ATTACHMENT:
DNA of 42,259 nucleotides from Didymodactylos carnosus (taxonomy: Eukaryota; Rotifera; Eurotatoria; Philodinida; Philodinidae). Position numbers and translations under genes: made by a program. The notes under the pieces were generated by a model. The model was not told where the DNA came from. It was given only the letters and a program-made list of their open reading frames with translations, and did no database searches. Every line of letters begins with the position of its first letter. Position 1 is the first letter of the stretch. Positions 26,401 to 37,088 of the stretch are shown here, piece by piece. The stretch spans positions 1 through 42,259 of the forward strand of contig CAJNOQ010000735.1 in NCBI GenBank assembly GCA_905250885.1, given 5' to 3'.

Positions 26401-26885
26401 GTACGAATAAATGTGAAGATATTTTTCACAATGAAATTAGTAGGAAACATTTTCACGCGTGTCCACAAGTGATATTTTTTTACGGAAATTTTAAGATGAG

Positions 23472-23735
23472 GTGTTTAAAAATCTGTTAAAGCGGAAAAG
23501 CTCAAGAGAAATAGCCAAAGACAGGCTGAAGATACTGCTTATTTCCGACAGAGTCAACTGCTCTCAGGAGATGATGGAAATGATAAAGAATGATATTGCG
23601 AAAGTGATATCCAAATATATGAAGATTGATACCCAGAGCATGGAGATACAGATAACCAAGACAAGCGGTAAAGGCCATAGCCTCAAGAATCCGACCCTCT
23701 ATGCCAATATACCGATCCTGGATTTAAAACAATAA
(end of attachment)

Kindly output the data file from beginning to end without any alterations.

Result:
DNA of 42,259 nucleotides from Didymodactylos carnosus (taxonomy: Eukaryota; Rotifera; Eurotatoria; Philodinida; Philodinidae). Position numbers and translations under genes: made by a program. The notes under the pieces were generated by a model. The model was not told where the DNA came from. It was given only the letters and a program-made list of their open reading frames with translations, and did no database searches. Every line of letters begins with the position of its first letter. Position 1 is the first letter of the stretch. Positions 26,401 to 37,088 of the stretch are shown here, piece by piece. The stretch spans positions 1 through 42,259 of the forward strand of contig CAJNOQ010000735.1 in NCBI GenBank assembly GCA_905250885.1, given 5' to 3'.

Positions 26401-26885
26401 GTACGAATAAATGTGAAGATATTTTTCACAATGAAATTAGTAGGAAACATTTTCACGCGTGTCCACAAGTGATATTTTTTTACGGAAATTTTAAGATGAG

Positions 23472-23735
23472 GTGTTTAAAAATCTGTTAAAGCGGAAAAG
23501 CTCAAGAGAAATAGCCAAAGACAGGCTGAAGATACTGCTTATTTCCGACAGAGTCAACTGCTCTCAGGAGATGATGGAAATGATAAAGAATGATATTGCG
23601 AAAGTGATATCCAAATATATGAAGATTGATACCCAGAGCATGGAGATACAGATAACCAAGACAAGCGGTAAAGGCCATAGCCTCAAGAATCCGACCCTCT
23701 ATGCCAATATACCGATCCTGGATTTAAAACAATAA